I was the oldest of four children (well, I still am!) As a child, I was always well-behaved, and I modeled excellent behavior for my younger siblings. Even though we were very close in age (2-1/2-years between my youngest brother and me with twins in the middle), I knew that my mother counted on me to set the example…so I accepted the responsibility with grace and maturity from a young age.
At least this is how I remember things ;). Please note, I did not interview my mother before writing this post!
Because I was so angelic (until middle school…then I’m very grateful that anyone loved me!) I expect my oldest, who is also a girl with younger siblings very close in age, to shine in good behavior. And, in fact, according to her teachers, she does just this in school! And, I am very grateful that she stands out as a “great kid” in sports, Girl Scouts, and everything else, as well.
But, when I take her out, for example to Target with her younger siblings, we tend to have major issues. I don’t even think she realizes it, but she immediately starts imitating the behaviors of her younger siblings (whining, meltdowns when I won’t buy something, complaining about walking instead of riding in a cart, you name it!) And, I get much more frustrated with her than I do with the younger kids because, after all, she should know better!
Just yesterday, she was home sick from school. She wasn’t so sick that she had to stay home in bed, so I ran a few errands when her brother was at preschool. One stop was to AAA to get some brochures. While I waited to be helped, we (my daughter and her two young sisters, ages 3 and 1) browsed in the little store.
There was a life-sized monkey propped up in a window display. He was wearing a safari hat and was balanced in a very odd position. I thought it went without saying, but I said it anyway. “Please do not touch the monkey.” I was directing this to the 3-year-old, but maybe I should have been more specific.
A moment later, I was being helped by a kind associate. My oldest daughter walked away because she decided it would be a great idea to let her younger sisters hold/give a hug to the monkey. What the? Really? Never mind that the monkey was much larger than my 1-year-old.
I spent the next few moments mortified as we tried to get the monkey back in its spot (much easier said than done!). I settled for a kinda leaning monkey holding his hat in his lap…and got out of there.. without making eye contact with anyone…fast!
I started lecturing as soon as I started the car. I didn’t stop until I felt better. After all the excuses stopped, she simply said, “I’m sorry Mom, but 8-year-olds aren’t perfect.”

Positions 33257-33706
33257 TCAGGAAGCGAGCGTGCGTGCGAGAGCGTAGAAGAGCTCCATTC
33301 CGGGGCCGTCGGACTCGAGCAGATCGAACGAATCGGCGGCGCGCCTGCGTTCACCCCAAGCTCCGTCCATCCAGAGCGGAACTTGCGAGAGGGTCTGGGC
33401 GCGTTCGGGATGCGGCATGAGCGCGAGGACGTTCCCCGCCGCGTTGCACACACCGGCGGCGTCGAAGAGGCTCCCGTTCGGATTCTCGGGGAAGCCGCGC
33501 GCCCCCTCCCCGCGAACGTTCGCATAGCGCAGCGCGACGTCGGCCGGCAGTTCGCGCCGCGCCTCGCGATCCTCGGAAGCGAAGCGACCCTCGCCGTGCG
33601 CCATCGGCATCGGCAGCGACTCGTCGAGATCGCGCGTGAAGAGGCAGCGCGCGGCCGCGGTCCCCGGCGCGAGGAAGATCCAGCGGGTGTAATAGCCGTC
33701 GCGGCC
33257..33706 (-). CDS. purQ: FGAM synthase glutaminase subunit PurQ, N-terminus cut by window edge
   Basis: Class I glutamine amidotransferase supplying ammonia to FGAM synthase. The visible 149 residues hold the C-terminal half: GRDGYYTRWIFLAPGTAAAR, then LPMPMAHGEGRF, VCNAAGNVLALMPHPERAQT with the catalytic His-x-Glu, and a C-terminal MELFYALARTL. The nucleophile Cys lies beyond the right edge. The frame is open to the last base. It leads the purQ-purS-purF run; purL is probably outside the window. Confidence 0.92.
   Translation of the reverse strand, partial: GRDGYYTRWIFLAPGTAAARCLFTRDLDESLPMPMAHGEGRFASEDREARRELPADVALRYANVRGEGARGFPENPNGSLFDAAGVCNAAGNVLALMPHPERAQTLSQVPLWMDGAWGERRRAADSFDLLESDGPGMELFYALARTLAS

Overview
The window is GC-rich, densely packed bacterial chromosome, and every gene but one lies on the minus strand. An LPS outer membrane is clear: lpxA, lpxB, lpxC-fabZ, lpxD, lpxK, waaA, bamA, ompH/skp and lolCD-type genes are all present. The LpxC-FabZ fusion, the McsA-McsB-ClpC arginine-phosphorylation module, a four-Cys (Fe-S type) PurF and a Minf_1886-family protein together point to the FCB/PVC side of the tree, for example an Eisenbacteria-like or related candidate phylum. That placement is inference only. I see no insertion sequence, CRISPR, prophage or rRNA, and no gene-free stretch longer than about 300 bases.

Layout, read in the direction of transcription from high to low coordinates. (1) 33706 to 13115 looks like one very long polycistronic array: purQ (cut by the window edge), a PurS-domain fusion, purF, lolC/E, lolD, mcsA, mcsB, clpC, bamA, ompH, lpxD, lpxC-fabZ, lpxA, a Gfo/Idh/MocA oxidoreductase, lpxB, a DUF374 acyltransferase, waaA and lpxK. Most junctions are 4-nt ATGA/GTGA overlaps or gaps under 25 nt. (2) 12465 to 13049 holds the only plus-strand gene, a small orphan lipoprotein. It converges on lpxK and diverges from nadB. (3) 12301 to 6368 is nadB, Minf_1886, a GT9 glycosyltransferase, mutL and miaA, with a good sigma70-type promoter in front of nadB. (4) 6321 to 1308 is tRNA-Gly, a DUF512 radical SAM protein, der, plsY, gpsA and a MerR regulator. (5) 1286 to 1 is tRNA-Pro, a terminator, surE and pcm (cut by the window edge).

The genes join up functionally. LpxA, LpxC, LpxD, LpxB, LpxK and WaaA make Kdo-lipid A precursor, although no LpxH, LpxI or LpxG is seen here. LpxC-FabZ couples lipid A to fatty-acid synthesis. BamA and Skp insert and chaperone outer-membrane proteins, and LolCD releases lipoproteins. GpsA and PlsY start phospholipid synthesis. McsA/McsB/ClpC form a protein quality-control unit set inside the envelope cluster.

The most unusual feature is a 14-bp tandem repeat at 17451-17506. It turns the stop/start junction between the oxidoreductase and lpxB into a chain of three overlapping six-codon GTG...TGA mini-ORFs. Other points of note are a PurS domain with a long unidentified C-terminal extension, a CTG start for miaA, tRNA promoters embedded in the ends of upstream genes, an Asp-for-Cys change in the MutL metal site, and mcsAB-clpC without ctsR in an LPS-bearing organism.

Ouch. Suddenly 8 sounded like a small number. Certainly not an age worthy of my very high standards. She should have standards for sure, but I wondered how is it serving either of us if she’s never allowing her to behave like a child without my quick judgment and correction.
This certainly isn’t the first time that I’ve had such a realization. It’s just that when one’s kids are 8, 7, 5, 4, 3, and 1, one is anxious for someone…anyone…to be able to hold it together and survive a 10-minute trip to the store without drama! Ironically, usually the 5- and 3-year-olds are quite good, so maybe I can afford to give the 8-year-old a (very small) break?! And, in this instance at least, she wasn’t trying to defy me, but rather to be kind to her sisters.
I need to remind myself (daily, sometimes hourly) that my oldest daughter is still a child who deserves to be a child (lest I blink and she’s 18!) I constantly pray for extra graces in my dealings with her, as I need to treat her as the precious individual that she is…not the “model” that I want her/need her to be.
Tonight she had so much fun putting on the same pajamas as her younger sister. Never mind that they’re Christmas pajamas in April! I loved hearing the giggles and childlike joy of two young children. For a moment, I realized that my oldest was not doing what I asked her to do. Namely, a laundry list of chores like getting her clothes ready for the next day, finishing her homework, and brushing her teeth.
But, watching a child enjoy a silly, carefree moment without the pressure of her mother telling her to hurry up and grow up already…
Priceless! Chores will always be there, but sweet moments with my young children will not. I’m glad I didn’t blow it (this time!)
God, please give me all the graces that I need to treat each of my children with patience and love…especially when I am stressed. Amen.
Copyright 2015 Trish Bolster.
Photo copyright 2015 Trish Bolster. All rights reserved.